- 27 Oct '09 23:45
*In other words, it’s not that we claim to have glimpsed “a unicorn in the garden” – we have a whole population of them living in my lab! [ http://en.wikipedia.org/wiki/The_Unicorn_in_the_Garden] And lest you accuse me further of fraud, I do not literally mean that we have unicorns in the lab. Rather, I am making a literary allusion.*

Hehe, I laughed out loud when I got to this point. I love a scientist with a sense of humor - 28 Oct '09 03:40Conservapedia says:

Richard Lenski rejected a request to release his bacteria mutation data to the public,[1] but the following serious flaws are emerging about his work[2] even without a full disclosure of the data. Note that the peer review on Lenski's paper took somewhere between 0 (non-existent) and at most 14 days (including administrative time), and Lenski himself does not have any obvious expertise in statistics. In fact, Richard Lenski admits in his paper that he based his statistical conclusions on use of a website called "statistics101".

1. Lenski's "historical contingency" hypothesis, as specifically depicted in Figure 3, is contradicted by the data presented in the Third Experiment in Table 1 of his paper. Figure 3 proposes a step-up in mutation rate to Cit+ due to a historical contingency (potentiating mutation) occurring at about the 31,000th generation, yet the Third (and largest) Experiment in Table 1 shows Cit+ arising just as often before the 31,000th generation as after. The abstract, in further contradiction with Figure 3, suggests that the historical contingency (potentiating mutation) occurred prior to the 20,000th generation.

2. Lenski's two alternative hypotheses suggest a fixed mutation rate, but the failure of the mutations in his experiments to increase based on scale (number of samples) tends to disprove both of Lenski's alternative hypotheses. Yet Lenski's paper fails to address adequately this obvious flaw in the paper.

3. Richard Lenski incorrectly included generations of the E. coli already known to contain Cit+ variants in his experiments.[3] Once these generations are removed from the analysis, the data disprove Lenski's hypothesis.

4. The paper incorrectly applied a Monte Carlo resampling test to exclude the null hypothesis for rarely occurring events. The Third Experiment results are consistent with the null hypothesis, contrary to the paper's claim.

5. Lenski's largest experiment (Third Experiment) failed to support his hypothesis with statistical significance. Even though this largest experiment was nearly ten times the size of his other experiments, Richard Lenski did not weight this largest experiment correctly in combining his results.

6. It was error to include generations of the E. coli already known to contain trace Cit+ variants. The highly improbable occurrence of four Cit+ variants from the 32,000th generation in the Second Experiment suggests an origin from undetected, pre-existing Cit+ variants.

7. The Third Experiment was erroneously combined with the other two experiments based on outcome rather than sample size, thereby yielding a false claim of overall statistical significance. Lenski's paper applied the Whitlock Z-transformation incorrectly, perhaps intentionally so, in making a claim that Lenski's results were "extremely significant": "We also used the Z-transformation method to combine the probabilities from our three experiments, and the result is extremely significant (P < 0.0001) whether or not the experiments are weighted by the number of independent Cit+ mutants observed in each one."[4] Lenski's "whether or not" refers to two incorrect applications of the Whitlock technique, obscuring how the straightforward, correct weighting based on sample size was not used. A reader could conclude that the Lenski paper deliberately conceals the misapplication.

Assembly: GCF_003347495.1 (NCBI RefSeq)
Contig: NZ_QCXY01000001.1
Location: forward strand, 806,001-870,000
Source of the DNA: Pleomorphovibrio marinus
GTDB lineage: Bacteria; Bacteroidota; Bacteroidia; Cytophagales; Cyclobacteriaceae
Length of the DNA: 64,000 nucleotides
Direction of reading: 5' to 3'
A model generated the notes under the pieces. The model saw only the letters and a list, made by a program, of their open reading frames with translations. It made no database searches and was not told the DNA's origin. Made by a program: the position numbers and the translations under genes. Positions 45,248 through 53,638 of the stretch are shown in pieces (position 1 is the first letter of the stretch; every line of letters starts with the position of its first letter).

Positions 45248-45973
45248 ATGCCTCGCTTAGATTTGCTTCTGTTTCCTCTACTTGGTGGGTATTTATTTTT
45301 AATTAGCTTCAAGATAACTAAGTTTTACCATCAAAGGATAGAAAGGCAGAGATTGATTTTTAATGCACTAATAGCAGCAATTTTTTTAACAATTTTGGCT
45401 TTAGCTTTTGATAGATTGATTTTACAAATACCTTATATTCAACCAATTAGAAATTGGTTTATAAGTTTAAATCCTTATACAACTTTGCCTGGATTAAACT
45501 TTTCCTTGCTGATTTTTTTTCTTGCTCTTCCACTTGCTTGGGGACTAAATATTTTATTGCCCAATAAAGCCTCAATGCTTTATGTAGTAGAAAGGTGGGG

8. Lenski's paper is not clear in explaining how the results of his largest experiment (Third Experiment) failed to confirm his hypothesis with statistical significance, even with the incorrect inclusion of the Cit+ variant generations. Instead, his paper refers to his largest experiment as "marginally ... significant," which serves to obscure its statistical insignificance. Other works published in PNAS are clear in defining statistical significance in the traditional way, which Lenski's Third Experiment (even with incorrect inclusion of the above-referenced generations) failed to satisfy.[5]

9. The long lag time (over 12,000 generations) between the historical contingency (potentiating mutation) in the largest experiment disproves Lenski's implicit assumption that the potentiating mutation likely occurred in proximity with the occurrence of the Cit+ variant, and that the first occurrence of the Cit+ variant in the Third Experiment at the 20,000th generation somehow implies that a potentiating mutation occurred in its proximity.

10. Lenski's paper claims that "During [30,000 generations], each population experienced billions of mutations,[6] far more than the number of possible point mutations in the [approximately] 4.6-million-bp genome. This ratio implies, to a first approximation, that each population tried every typical one-step mutation many times." Lenski's conclusion is nonsensical because it assumes that the mutations are completely random and that each mutation has a roughly equal probability.

11. In Table 2 of [1], the expected mean should be 26,382 generations, not 28,382.

12. The p-value computed for experiment two was incorrectly listed as 0.0007 instead of 0.0006 in [2]. These p-values are meaningless because the paper used a flawed test statistic (see: Significance of E. Coli Evolution Experiments#Test Statistics). However, the error illustrates the need to use enough random realizations when using Monte Carlo methods to estimate p-values.

http://www.conservapedia.com/Flaws_in_Richard_Lenski_Study[/i]